The National Aeronautics and Space Administration began its space flight program in October of 1958 by launching the 84-pound Pioneer I space probe. Scarcely a decade later, in July of 1969, NASA amazed the world by landing the first humans on the Moon. In the two decades that followed, however, the agency appeared to lose both its vigor and its creativity. Inside NASA explores how an agency praised for its planetary probes and expeditions to the Moon became noted for the explosion of the space shuttle Challenger and a series of other malfunctions. Using archival evidence as well as in-depth interviews with space agency officials, Howard McCurdy investigates the relationship between the performance of the U.S. space program and NASA's organizational culture. He begins by identifying the beliefs, norms, and practices that guided NASA's early successes. Originally, the agency was dominated by the strong technical culture rooted in the research-and-development organizations from which NASA was formed. To launch the expeditions to the Moon, McCurdy explains, this technical culture was linked to an organizational structure borrowed from the Air Force Ballistic Missile Program. Over time, however, changes imposed to accomplish the lunar expedition - as well as the normal aging process and increased bureaucracy in the government as a whole-altered NASA's original culture and eroded its technical strength. McCurdy observes that NASA's early success depended on a number of related characteristics: extensive testing, in-house technical capability, hands-on experience, exceptional people, stoic acceptance of risk and failure, and a frontier mentality. He concludes that, given the conditions ofmodern government, the performance of high-technology agencies like NASA inherently tends to decline. Inside NASA offers a revealing study of both organizational culture and bureaucratic aging.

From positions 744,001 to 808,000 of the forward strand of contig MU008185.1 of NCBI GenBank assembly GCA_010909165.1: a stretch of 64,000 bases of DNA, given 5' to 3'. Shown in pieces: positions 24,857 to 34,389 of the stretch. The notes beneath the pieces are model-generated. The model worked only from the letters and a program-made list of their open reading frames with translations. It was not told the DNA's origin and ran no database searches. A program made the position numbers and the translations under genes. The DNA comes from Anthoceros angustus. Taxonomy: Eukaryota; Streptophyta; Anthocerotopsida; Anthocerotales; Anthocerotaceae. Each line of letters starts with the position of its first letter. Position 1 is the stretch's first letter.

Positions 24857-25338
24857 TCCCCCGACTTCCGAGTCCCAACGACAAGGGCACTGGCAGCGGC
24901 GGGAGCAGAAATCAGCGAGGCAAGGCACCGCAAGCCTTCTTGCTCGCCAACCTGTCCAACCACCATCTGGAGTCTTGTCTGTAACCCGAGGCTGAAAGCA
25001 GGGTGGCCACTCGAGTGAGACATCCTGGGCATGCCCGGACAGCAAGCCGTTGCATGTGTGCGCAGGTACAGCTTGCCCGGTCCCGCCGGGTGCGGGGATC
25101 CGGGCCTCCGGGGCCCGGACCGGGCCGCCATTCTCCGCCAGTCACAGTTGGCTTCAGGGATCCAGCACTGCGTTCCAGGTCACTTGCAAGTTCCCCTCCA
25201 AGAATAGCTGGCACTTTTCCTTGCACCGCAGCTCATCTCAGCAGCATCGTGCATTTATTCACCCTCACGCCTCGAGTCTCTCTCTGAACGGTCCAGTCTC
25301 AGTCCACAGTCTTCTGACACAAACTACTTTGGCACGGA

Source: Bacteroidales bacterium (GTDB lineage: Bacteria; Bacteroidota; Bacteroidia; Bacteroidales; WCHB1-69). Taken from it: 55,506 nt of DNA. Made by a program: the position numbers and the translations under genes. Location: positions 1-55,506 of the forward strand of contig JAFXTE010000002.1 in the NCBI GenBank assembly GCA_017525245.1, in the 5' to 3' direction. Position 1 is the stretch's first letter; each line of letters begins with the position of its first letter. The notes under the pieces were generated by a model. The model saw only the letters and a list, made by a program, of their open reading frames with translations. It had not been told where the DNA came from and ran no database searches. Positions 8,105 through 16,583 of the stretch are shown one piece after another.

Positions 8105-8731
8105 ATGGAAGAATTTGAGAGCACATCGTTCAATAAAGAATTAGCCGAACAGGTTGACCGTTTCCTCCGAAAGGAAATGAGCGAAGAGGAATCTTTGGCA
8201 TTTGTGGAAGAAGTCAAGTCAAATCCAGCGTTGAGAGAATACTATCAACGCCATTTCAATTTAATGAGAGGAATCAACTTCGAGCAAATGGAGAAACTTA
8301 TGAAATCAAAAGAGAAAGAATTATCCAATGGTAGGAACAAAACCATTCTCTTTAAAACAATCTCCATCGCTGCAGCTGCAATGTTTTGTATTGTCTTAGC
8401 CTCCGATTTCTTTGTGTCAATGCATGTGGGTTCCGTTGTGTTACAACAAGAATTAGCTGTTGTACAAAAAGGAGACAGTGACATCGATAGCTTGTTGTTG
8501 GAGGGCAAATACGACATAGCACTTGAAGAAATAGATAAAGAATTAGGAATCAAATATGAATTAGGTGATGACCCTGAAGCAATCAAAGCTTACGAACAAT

Originally published in hardcover in 2009.
Revisiting the dominant scientific method, 'coding,' with which investigators from sociology to literary criticism have sampled texts and catalogued their cultural messages, the author demonstrates that the celebrated hard outputs rest on misleading samples and on unfeasible classifying of the texts' meanings.
At 5:02 A.M. on August 29, 2005, Power Went Out in the Superdome. Not long after, wind ripped giant white rubber sheets off the roof and sent huge shards of debris flying toward Uptown. Rivulets of rainwater began finding their way down through the ceiling, dripping and pouring into the stands, the mezzanine, and the football field. Without ventilation, the air began to get gamy with the smell of sweat and garbage. The bathrooms stopped working. Many people slept; others waited, mostly in silence.